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The California Public Utilities Commission, which regulates rail transit safety, issued its largest fine ever to a public agency Thursday when the commission voted to fine BART $1.3 million and place the agency under probation for three years in regards to the death of two workers in 2013.

On October 19, 2013, Christopher D. Sheppard, a BART special projects manager and Laurence E. Daniels, an engineer and consultant, were struck by a train while inspecting the track between the Walnut Creek and Pleasant Hill stations.

Most BART trains were not running during that time due to an operator strike. But a train not in revenue service — and operated by a BART manager being trained by another manager — struck and killed the two workers.

The CPUC said the transit agency violated a number of safety provisions that could have prevented the incident, including frequent use of the trainee’s cell phone, the failure of the trainer to supervise the trainee, failure to sound the train’s horn to warn Sheppard and Daniels, failure to comply with the transit agency’s own safe clearance rule, and failure to provide a adequate and timely report that was 262 days late.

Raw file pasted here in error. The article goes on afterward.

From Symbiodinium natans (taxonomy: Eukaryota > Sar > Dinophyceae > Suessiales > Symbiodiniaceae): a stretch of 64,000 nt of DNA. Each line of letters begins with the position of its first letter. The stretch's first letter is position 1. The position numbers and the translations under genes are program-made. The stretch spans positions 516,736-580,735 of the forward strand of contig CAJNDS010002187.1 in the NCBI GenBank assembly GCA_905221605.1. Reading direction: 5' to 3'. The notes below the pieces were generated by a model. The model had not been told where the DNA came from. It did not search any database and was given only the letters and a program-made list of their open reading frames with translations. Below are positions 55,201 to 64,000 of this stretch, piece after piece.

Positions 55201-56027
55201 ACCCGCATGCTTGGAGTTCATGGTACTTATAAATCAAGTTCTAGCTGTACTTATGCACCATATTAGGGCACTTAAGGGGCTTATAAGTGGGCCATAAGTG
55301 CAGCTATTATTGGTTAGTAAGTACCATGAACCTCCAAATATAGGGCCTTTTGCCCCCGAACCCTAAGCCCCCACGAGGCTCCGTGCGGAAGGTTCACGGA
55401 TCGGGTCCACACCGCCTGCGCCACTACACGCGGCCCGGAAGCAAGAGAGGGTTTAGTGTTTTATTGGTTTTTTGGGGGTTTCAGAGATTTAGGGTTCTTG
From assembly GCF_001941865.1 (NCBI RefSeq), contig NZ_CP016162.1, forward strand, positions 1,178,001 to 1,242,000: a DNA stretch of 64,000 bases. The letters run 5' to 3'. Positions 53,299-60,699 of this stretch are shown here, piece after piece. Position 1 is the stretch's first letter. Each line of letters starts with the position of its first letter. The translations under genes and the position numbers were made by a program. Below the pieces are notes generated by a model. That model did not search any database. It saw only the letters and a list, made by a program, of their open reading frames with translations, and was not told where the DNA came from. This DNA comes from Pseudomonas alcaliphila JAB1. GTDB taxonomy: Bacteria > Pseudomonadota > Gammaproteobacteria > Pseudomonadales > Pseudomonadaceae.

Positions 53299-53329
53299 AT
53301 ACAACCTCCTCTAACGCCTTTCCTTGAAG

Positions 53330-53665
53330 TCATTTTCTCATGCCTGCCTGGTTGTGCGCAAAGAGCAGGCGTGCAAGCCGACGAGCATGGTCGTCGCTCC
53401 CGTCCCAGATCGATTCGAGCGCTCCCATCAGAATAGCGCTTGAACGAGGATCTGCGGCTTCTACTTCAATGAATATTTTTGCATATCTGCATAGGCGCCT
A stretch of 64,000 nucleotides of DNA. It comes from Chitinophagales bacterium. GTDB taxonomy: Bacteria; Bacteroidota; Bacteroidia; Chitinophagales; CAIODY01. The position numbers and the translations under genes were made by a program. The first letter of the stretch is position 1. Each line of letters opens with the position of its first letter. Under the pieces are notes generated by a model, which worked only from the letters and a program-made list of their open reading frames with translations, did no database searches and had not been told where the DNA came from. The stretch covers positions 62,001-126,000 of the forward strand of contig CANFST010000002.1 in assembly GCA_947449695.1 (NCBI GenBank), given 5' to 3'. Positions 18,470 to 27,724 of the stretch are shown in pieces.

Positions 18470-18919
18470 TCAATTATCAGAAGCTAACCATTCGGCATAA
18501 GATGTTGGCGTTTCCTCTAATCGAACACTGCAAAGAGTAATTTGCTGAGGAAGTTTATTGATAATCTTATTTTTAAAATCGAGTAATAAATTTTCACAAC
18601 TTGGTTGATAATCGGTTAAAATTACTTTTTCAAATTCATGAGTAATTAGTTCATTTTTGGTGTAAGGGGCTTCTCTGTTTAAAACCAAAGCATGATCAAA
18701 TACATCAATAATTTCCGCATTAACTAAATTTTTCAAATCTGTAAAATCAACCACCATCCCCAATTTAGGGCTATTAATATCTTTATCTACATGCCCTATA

Commissioner Liane M. Randolph, who wrote the commission’s decision, said the incident was preventable:

“Our investigation found numerous and egregious safety violations by BART. We cannot undo the harm to Mr. Sheppard and Mr. Daniels or their families. What we can do is to make sure that BART makes safety its number one priority now and in the future. By ordering a fine and a probationary period, we intend to do just that.”

During the three-year probation period, BART must track and submit a report to the CPUC of all  violations related to safety rules, policies, practices and procedures with details of corrective actions and any disciplinary actions.

BART will need to reevaluate its safety training programs and develop and implement an annual safety refresher course for managers and senior employees.

The transit agency will also need to post a sign at each station that the CPUC has fined the transit agency of $1.3 million. The fine may get cut in half if the transit agency complies with the CPUC’s orders.

BART said on its website that they are currently looking at the decision made by the CPUC.

Since the incident, BART said it has put forth a Roadway Worker Protection Program, which entails three-way communications with the operator, wayside workers and control center.

BART has also reduced train speeds near work areas and also put an “employee in charge” when crews are working on the tracks along with a watch person. BART said it always has a watch person when crews are working on the track.

In addition, the transit agency has spent $2 million putting up physical barriers to protect maintenance crews while on the track.

CPUC President Michael Picker said in a statement:

“BART must improve its safety culture and ensure that every single one of its employees realizes the responsibility they have to serve the public safely. I intend to speak to the BART Board directly to reiterate the orders we made today.

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